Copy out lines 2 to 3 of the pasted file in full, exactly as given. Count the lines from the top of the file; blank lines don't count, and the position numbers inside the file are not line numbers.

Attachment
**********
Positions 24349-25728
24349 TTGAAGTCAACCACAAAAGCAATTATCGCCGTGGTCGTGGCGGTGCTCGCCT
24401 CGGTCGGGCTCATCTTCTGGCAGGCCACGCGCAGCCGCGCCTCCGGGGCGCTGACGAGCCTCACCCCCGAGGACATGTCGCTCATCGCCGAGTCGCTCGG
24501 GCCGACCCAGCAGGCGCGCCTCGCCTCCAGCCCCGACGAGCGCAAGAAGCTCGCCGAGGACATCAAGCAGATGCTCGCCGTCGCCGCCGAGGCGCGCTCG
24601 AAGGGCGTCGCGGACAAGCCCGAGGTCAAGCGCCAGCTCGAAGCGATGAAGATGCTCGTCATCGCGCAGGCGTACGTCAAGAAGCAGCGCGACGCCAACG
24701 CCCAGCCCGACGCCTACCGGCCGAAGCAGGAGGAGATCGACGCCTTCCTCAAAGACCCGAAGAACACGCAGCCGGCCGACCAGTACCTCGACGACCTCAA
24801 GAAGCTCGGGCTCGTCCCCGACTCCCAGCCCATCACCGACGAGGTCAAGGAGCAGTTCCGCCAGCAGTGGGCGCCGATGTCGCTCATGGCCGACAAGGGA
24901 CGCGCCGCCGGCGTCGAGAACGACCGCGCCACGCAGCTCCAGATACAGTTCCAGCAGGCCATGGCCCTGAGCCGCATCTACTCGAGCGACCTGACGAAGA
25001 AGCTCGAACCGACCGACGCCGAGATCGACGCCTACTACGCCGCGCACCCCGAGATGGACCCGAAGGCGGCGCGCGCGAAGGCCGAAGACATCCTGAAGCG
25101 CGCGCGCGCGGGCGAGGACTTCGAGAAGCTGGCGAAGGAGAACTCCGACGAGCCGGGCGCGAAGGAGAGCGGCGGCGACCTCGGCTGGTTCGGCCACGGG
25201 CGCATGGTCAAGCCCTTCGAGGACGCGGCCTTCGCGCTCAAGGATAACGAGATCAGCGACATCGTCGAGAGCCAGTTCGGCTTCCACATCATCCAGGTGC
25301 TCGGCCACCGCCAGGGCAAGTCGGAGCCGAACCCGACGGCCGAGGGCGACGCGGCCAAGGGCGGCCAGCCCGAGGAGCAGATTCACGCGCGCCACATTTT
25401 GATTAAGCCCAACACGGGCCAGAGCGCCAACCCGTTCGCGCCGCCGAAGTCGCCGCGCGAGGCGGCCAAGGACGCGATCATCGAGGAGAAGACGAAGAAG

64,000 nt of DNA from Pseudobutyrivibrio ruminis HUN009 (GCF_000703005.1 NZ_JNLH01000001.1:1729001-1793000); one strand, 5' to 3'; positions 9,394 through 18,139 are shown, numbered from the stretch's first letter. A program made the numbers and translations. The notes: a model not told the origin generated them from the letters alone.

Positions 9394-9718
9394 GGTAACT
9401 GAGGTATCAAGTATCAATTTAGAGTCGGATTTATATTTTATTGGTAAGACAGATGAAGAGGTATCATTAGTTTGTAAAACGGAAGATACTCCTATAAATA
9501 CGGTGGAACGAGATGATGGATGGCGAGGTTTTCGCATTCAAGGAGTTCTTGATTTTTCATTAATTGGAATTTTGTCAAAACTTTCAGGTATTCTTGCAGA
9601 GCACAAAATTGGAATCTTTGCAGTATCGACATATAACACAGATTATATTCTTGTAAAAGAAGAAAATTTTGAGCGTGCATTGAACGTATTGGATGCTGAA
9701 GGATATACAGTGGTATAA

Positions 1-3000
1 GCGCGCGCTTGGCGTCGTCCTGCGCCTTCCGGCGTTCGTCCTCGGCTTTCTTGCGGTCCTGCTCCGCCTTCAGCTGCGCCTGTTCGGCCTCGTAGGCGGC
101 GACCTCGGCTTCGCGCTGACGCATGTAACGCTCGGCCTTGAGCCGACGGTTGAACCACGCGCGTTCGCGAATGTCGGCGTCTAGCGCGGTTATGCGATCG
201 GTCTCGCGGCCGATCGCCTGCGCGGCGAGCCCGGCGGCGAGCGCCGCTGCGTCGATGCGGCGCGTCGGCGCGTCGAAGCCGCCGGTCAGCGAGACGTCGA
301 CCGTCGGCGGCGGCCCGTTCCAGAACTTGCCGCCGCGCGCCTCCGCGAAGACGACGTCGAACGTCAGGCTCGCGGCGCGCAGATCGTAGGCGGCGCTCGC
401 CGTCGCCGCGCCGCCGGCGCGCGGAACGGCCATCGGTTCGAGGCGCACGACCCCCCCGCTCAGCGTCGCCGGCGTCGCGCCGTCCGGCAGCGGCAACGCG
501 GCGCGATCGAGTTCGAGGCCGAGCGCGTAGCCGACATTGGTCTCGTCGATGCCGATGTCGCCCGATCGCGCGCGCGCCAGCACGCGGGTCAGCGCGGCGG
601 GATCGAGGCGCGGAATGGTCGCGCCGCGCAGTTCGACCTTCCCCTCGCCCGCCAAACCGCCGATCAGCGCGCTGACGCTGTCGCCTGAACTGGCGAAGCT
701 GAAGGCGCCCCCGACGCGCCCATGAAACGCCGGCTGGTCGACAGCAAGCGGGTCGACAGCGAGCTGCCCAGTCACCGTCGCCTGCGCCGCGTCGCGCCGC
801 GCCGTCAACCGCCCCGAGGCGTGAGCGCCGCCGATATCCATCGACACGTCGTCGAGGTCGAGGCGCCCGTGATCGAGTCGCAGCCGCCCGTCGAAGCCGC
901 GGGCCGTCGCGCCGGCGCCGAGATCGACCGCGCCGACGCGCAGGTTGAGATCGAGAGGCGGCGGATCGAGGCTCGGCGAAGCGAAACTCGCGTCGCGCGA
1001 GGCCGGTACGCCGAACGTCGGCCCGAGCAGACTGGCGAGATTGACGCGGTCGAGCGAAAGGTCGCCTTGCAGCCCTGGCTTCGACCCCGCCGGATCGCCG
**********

24349 TTGAAGTCAACCACAAAAGCAATTATCGCCGTGGTCGTGGCGGTGCTCGCCT
24401 CGGTCGGGCTCATCTTCTGGCAGGCCACGCGCAGCCGCGCCTCCGGGGCGCTGACGAGCCTCACCCCCGAGGACATGTCGCTCATCGCCGAGTCGCTCGG